In this article we report the modification of our data submission tool, Sakura (8), and database management system, Yamato II (9). The modification resulted in the ability of the tools to handle and process mass submissions of ESTs and long DNA stretches of a genome sequence more efficiently than the original ones. We also briefly discuss the extension of large scale data submission and processing on the basis of the object oriented database management system.
A Large-Scale Data Submission System
DDBJ originally developed two World Wide Web (www) interface-oriented systems, Sakura and Yamato II; Sakura is used for data submission, whereas Yamato II is utilized in data annotation and management. Both tools have been successful over the past few years in terms of service and operation, however, the systems apparently lacked the ability to handle a large number of sequences in a set and/or very long sequences. In recent times, DDBJ has experienced a dramatic increase in massive data submission (Table 1). Therefore, DDBJ has introduced a new system (modified from Sakura and Yamato II) which has the capacity to accept and annotate this influx of data.
Overview of Data Flow in DDBJ
When submitting ordinary data, a submitter has several options (Fig. 1). Firstly, Sakura, which requires only a www browser, like Netscape or MS Explorer. The tool also provides a Japanese interface in addition to an English one. Secondly, Authorin, which was originally developed by GenBank. The tool was specifically aimed at a researcher who directly submitted nucleotide sequence data including citation, source organism, natural host and laboratory host information. Thirdly, SeqIn ,which was also developed by GenBank, can accept short mRNA sequence, multiple annotations, segment sets of DNA in addition to the previously described features of Authorin. According to our statistical data, today more than 80% of the submitters prefer to use Sakura for their data submissions to DDBJ, although there are some submitters who choose to use SeqIn or Authorin.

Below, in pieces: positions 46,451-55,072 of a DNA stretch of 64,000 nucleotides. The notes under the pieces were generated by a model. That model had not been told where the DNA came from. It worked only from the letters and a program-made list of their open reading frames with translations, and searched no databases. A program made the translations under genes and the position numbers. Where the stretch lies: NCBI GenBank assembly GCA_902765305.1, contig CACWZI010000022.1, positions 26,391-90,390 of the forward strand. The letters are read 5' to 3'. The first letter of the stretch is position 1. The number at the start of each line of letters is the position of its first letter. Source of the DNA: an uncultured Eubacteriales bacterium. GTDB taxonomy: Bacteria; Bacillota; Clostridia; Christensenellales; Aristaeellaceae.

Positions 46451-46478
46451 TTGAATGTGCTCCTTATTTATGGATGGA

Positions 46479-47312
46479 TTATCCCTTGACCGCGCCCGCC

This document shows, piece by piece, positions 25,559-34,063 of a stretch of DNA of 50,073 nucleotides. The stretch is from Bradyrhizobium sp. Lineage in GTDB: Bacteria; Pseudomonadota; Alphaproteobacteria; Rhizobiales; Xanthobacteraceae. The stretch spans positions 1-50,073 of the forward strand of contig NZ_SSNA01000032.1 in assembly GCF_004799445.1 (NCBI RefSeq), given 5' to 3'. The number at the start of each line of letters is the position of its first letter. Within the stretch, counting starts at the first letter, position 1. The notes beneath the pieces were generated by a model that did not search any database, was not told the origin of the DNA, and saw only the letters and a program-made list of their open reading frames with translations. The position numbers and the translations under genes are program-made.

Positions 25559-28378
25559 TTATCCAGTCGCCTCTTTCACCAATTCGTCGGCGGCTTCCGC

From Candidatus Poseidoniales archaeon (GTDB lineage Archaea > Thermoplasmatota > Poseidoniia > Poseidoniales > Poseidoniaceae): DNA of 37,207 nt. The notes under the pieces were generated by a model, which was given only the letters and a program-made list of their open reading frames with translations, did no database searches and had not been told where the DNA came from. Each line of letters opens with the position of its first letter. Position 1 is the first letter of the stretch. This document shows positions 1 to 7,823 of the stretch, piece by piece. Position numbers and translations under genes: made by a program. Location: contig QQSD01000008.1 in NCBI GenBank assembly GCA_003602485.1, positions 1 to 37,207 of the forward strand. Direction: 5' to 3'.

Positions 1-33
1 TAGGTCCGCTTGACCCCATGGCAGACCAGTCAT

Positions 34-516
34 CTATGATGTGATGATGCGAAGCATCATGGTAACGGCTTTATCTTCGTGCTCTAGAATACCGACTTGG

Besides these submission methods, there are other systems suited for large-scale data submissions, which have been developed by DDBJ and will be explained in detail later. These systems allow a submitter to verify file formats before submitting the data by Email. The systems were also designed to automatically verify an invalid character in addition to the consistency between sequence and annotation. These systems save labor and time for the validation of submitted data at DDBJ.
Data Submission Procedures and System Overview for Large-Scale Data